It’s Good to Be... Informatica

Industry watchers once scribbled epitaphs for pure-play competitor Informatica. A funny thing happened, however: Informatica has thrived.

Sometimes the biggest seeming setback is actually a prelude to greater success.

Consider IBM Corp.’s acquisition of Ascential Software Corp., which Big Blue sprang on an unsuspecting (or only slightly suspecting) industry nearly two years ago. At the time, industry watchers were scribbling epitaphs for ETL pure play competitor Informatica Corp. With good reason, apparently.

Since then, a funny thing happened: Informatica has thrived.

"The deal will significantly broaden IBM's integration offerings, giving WebSphere Information Integrator needed … ETL and data quality functionality and further complementing WebSphere's process integration offerings," Gartner analyst Ted Friedman wrote at the time. "These capabilities will give IBM all the components of a very broad integration platform, adding ETL to the list of software infrastructure areas in which it has a strong presence and placing increasing pressure on smaller, more narrowly focused integration vendors."

Of course, some industry watchers saw opportunity for Informatica. "From Informatica's perspective, they can create [fear, uncertainty, and doubt] about the Ascential product line being optimized for IBM products while they remain neutral to all," noted Mike Schiff, then a senior analyst with consultancy Current Analysis and now a principal with data warehousing consultancy MAS Strategies.

Informatica officials would be the first to disclaim any charge of FUD-mongering, but the inescapable fact of the matter is that the data integration pure play has benefited from IBM’s move—mostly by picking up disaffected or concerned Ascential customers. In this case, perhaps it was a question of self-generated FUD which—conveniently enough—mongered itself. In any event, as of the end of 2005, Informatica was sitting pretty in the data warehousing (DW) tools segment: According to market watcher International Data Corp.’s (IDC), for example, the data integration specialist last year grew its DW tools revenues at a double-digit clip, with a 25.8 percent spurt in revenue. That more than doubled Informatica’s growth rate from the previous year (9.1 percent) and outpaced everyone else in the DW tools segment—including Microsoft Corp.

How has Informatica done it? For one thing, Schiff says, it was in just the right place and had just the right story at just the right time. He isn’t kidding, either: Just six months before IBM’s Ascential coup, Informatica had a come-back-to-data-integration experience, quitting the business analytics market altogether and deemphasizing its reporting aspirations (with PowerAnalyzer) in favor of a return to its roots: ETL and the broader (and suddenly booming) data integration space. The timing was perfect, Schiff says: a little bit later—after, say, IBM had snapped up Ascential—and Informatica would almost certainly have been seen as capitalizing on a suddenly salient market trend: data integration neutrality.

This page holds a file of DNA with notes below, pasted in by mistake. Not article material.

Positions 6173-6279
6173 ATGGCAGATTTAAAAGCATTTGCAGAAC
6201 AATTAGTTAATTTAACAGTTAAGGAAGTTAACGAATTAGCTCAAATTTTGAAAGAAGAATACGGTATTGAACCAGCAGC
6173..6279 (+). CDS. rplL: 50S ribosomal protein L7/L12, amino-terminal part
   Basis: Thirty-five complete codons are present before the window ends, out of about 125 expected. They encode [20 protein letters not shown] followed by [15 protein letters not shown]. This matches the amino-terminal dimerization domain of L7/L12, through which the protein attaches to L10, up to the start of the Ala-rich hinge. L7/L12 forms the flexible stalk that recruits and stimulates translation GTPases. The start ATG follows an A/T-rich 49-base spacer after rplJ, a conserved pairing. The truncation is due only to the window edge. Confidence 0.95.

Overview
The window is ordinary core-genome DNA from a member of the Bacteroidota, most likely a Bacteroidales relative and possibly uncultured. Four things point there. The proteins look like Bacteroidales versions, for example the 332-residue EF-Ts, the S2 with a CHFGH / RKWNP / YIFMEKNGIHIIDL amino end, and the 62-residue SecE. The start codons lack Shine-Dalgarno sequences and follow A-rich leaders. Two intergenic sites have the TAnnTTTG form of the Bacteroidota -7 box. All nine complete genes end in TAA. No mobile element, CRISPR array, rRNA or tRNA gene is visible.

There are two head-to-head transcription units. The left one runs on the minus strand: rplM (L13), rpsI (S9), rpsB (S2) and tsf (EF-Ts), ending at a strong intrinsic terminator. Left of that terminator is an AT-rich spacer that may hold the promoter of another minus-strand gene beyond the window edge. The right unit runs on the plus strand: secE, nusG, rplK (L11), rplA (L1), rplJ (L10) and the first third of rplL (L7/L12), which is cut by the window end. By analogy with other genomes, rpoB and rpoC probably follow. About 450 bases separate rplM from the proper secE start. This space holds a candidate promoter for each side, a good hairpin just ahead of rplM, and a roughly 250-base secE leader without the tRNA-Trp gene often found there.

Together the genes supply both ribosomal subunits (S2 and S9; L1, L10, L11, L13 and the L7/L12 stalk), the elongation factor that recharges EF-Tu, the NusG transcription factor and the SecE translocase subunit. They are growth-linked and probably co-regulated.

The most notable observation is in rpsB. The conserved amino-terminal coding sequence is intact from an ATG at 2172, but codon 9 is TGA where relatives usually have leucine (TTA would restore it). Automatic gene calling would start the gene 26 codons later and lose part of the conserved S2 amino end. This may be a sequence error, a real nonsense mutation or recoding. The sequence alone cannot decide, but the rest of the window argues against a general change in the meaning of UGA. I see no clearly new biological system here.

As it was, Informatica was able to rededicate itself to data integration and, with a new CEO and an emphasis on its bread-and-butter PowerCenter ETL tool, position itself as the Switzerland of data integration vendors well before IBM made its move. Since then, Schiff says, further acquisitions in the data integration segment have bolstered Informatica’s case even more.

"With Sunopsis being picked up, Informatica can benefit the same way—maybe picking up Oracle Warehouse Builder customers who are worried [about the future of OWB} just as Sunopsis customers will be worried about [the future of] Sunopsis," Schiff suggests. "There are other pure play vendors, Kalido and Ab Initio to name a few, but they don’t really talk much about what they do. Informatica is probably the best known pure play vendor. And it’s totally independent. Business Objects [with Data Integrator] is a strong player, SAS is a strong player, but they’re both part of other companies."

Informatica officials, for their part, decline to come right out and pronounce the Ascential acquisition a Good Thing. At the same time, says Informatica’s Ivan Chong, the acquisition did serve to emphasize the importance of data integration neutrality, which—from Informatica’s perspective—is an Unalloyed Good Thing.

"The need for neutrality that it’s emphasized in our customer base is stark and important. Ascential as a standalone was compared against Informatica, and for the casual observer I think the choice was a little bit muddy. Whereas with IBM, the choice is very clear: do you want a big stack or do you want to move toward an SOA architecture where you have a dedicated [data integration] layer?" Chong argues. "Just the fact that the choice is very simple now, it’s either us or IBM, that I think has really made things easier."

About the Author

Stephen Swoyer is a Nashville, TN-based freelance journalist who writes about technology.